Psychology of Religion.

Application of psychol. to the field of religion; tries to collect facts of religious consciousness, systematize them, est. relation bet. them, and explain them on basis of gen. psychol. principles. The only proper function of psychol. of religion in the field of conservative theol. is to explain the phenomena connected with the remnant of the natural knowledge of God and of the Law written in the hearts of all (Ro 2:14–15). See also Apologetics, IV D; Psychology.


1. As pastors become increasingly involved in pastoral counseling, they are showing more and more interest in methods and findings of psychotherapy. The pastoral counseling movement, developed esp. in the middle decades of the 20th c., used psychotherapeutic techniques and insights.

2. Psychotherapy is not a substitute for Christian faith, but it may be used to help solve emotional and mental problems. As gen. practiced, it does not harm Christian faith; rather, some aspects, e.g., catharsis (see also 6; Psychology, J 7), may lead to a stronger spiritual life.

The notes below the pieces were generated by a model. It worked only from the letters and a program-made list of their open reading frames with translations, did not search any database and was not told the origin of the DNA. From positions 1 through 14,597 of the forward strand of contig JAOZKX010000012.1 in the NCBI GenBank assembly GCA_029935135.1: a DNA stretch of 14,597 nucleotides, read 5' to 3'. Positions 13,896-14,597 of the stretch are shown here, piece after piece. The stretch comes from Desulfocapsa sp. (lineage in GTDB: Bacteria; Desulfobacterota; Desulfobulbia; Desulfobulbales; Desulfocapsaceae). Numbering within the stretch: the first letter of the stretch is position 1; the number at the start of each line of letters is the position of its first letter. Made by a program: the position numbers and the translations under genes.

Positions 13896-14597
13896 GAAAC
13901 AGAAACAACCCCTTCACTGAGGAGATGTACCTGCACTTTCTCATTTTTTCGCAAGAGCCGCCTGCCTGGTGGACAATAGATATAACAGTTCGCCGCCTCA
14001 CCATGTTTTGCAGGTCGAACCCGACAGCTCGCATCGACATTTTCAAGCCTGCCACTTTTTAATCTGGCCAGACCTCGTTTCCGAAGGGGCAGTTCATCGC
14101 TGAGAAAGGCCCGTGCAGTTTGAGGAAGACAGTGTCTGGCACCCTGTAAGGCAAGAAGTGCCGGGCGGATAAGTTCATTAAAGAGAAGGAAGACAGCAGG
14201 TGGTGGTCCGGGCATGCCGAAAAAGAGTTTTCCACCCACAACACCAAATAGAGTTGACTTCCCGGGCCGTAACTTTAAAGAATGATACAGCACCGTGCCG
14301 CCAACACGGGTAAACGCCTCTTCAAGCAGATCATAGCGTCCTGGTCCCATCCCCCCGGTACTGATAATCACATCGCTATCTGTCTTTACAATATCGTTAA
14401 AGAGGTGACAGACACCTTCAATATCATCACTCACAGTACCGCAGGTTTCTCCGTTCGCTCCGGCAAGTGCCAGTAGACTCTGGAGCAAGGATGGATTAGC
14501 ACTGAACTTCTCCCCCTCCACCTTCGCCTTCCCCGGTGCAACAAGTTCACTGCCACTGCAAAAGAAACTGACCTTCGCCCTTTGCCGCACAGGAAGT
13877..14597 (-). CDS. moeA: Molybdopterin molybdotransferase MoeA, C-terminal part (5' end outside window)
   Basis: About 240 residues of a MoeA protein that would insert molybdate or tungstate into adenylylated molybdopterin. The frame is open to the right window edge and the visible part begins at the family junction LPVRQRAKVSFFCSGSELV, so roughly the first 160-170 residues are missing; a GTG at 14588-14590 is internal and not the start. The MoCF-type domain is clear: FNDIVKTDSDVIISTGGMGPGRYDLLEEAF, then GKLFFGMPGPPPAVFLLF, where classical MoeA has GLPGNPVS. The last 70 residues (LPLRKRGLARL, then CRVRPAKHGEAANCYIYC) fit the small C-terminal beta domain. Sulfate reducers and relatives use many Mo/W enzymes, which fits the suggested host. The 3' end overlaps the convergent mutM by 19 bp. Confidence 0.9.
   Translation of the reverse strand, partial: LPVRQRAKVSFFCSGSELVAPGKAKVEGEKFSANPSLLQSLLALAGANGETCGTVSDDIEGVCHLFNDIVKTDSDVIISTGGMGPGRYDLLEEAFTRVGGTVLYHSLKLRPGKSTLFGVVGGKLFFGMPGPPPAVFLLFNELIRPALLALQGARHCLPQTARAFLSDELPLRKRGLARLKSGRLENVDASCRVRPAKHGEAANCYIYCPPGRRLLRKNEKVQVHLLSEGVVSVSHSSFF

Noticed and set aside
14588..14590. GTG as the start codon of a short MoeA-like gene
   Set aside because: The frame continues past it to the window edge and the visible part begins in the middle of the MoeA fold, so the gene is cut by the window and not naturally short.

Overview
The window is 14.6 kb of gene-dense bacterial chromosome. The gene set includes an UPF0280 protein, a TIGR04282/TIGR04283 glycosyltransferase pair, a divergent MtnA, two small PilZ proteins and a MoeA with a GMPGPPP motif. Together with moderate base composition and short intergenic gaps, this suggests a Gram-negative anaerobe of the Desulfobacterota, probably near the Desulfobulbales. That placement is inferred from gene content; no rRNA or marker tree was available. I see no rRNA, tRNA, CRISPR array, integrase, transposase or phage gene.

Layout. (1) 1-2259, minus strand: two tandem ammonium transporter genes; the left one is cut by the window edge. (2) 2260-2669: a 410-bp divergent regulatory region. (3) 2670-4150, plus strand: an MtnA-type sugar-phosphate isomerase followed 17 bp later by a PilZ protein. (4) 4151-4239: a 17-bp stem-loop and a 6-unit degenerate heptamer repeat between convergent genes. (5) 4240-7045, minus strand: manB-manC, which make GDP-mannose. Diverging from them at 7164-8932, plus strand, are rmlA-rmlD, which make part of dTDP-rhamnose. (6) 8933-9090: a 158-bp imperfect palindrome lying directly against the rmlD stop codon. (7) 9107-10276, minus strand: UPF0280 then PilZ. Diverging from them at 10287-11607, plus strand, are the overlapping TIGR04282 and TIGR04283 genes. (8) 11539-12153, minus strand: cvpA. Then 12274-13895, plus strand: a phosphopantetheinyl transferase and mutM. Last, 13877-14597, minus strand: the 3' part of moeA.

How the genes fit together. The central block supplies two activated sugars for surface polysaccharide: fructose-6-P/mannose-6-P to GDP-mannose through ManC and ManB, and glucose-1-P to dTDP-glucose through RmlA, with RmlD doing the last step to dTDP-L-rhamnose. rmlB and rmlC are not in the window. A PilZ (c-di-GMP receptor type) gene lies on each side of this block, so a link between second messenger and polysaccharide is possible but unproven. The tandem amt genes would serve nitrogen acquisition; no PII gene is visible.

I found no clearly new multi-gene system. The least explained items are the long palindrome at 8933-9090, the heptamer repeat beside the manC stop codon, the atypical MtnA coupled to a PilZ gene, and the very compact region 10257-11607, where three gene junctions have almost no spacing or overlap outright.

3. “Psychotherapy” comes from Gk. psyche, “soul; mind” and therapeia, “healing.”

4. Psychotherapy involves a relationship bet. therapist and patient or interrelationships in a group (group or multiple therapy). It is essentially treatment through words and actions; drugs may also be used in some cases. It deals with emotions and motivation; it is not primarily information-giving.